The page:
The full HD panel, for instance, is driven by a 100Hz engine to reduce motion flaws. And the onscreen menus are impressively well stocked with features and calibration aids, including a special LED motion mode for reducing judder; multiple black level and gamma adjustments; and white balance tweaking (via red, green and blue and ‘10-point’ adjustments). Not for the first time we’re left wondering why, with so many adjustments at its disposal, Samsung doesn’t follow the lead of arch Korean rival LG in seeking endorsement from the Imaging Science Foundation (ISF).
To be honest, we’d expected the 32C6000’s most obvious signs of corner cutting to emerge in its picture quality. But for the most part it performs very well indeed.
The first thing that strikes us is a familiar Samsung LED strength: dynamism. By which we mean the raw, almost visceral impact generated by a combination of high brightness levels, extremely fully saturated colours and also, crucially, a satisfying depth to the black colours that give most video images their foundation.
Looking for more subtle strengths is rewarding too. Colours prove surprisingly natural in tone despite their strong saturations, and enjoy a good degree of tonal subtlety when showing blends. Though admittedly not as much as you get with Samsung’s C8000 and C9000 models.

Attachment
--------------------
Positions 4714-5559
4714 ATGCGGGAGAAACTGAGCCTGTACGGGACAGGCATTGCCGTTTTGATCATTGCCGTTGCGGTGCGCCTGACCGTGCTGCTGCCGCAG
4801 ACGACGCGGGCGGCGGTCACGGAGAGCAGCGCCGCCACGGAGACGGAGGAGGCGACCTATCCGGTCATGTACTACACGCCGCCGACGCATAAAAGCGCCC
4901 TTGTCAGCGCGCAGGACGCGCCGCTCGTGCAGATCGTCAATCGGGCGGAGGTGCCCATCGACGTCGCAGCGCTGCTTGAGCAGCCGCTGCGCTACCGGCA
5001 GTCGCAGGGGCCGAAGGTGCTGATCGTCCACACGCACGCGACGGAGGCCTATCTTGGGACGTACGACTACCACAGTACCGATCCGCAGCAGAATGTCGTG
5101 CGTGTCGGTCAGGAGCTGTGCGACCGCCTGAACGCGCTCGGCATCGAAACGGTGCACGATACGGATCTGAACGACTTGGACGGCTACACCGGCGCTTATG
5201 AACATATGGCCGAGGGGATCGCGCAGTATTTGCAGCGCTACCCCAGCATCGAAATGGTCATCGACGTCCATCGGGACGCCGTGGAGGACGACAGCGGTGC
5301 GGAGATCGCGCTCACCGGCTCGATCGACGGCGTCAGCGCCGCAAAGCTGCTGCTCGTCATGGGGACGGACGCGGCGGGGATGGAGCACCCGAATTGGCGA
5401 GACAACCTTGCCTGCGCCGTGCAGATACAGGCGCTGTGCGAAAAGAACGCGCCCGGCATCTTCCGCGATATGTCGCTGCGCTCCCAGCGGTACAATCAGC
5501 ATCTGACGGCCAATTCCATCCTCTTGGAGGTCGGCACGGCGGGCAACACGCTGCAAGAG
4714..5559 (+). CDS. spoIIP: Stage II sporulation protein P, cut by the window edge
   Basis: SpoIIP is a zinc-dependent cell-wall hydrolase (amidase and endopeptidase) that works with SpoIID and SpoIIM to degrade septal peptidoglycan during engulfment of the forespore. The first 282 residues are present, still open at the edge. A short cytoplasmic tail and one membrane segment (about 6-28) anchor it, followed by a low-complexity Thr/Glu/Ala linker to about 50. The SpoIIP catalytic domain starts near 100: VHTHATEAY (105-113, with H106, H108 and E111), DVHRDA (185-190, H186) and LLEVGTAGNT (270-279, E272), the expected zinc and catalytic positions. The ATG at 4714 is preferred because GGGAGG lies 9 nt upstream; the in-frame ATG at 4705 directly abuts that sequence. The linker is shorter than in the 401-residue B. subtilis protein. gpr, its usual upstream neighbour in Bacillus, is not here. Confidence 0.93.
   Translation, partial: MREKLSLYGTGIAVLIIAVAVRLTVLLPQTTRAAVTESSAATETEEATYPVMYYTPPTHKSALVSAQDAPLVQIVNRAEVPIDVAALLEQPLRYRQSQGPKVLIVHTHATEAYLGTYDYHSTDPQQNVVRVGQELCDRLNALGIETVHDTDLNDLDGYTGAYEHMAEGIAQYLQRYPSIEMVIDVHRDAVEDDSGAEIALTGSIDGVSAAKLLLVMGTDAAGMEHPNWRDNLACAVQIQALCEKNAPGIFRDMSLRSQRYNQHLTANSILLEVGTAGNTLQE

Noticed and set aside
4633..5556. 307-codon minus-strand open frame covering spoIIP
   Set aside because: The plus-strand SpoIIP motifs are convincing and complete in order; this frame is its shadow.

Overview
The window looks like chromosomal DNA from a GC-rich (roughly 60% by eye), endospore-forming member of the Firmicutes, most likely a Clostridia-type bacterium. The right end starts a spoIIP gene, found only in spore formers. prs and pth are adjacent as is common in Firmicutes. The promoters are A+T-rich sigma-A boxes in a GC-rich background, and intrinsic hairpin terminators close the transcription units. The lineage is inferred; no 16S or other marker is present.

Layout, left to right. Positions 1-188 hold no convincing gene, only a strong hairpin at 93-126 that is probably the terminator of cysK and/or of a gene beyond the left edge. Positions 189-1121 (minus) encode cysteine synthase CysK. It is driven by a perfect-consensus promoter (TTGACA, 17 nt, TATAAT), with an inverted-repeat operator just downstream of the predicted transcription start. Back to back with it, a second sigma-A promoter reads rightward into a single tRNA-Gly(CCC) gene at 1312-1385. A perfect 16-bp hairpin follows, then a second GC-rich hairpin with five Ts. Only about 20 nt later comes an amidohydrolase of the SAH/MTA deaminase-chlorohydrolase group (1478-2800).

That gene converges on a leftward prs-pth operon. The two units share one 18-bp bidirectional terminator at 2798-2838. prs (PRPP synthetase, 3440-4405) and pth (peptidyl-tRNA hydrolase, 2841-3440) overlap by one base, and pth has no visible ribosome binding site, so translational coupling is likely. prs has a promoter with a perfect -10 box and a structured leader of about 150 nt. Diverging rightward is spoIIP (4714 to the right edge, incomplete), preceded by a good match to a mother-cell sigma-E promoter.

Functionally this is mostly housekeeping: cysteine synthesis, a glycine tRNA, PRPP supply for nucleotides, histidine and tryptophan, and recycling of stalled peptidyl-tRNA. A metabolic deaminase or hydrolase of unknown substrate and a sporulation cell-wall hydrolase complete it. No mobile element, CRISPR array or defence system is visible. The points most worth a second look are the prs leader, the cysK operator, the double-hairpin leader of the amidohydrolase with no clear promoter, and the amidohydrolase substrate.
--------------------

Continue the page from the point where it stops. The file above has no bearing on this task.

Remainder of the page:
It’s also clear that the screen knows how to get the best from its full HD resolution, serving up plenty of detail and texture when showing HD material. Standard def upscaling works pretty well too, leaving non-HD sources looking reasonably sharp while only losing marginal colour accuracy. The edge is taken off the general sharpness a little when the TV has to deal with motion, even with the set’s motion processing in play. This is a key area where Samsung’s higher-spec edge LED TVs outperform the 32C6000. But to be fair, motion doesn’t actually look at all bad compared with the 32in TV world at large, at least once the TV has warmed up from each day’s cold start (many LED TVs seem to need to run for an hour or so before each day before they look their best).
Don’t be afraid to turn the motion processing off with really fast action films, though, as these can cause the processing to generate an artefact or two – especially a flickery, ghosty look to the edges of fast-moving objects.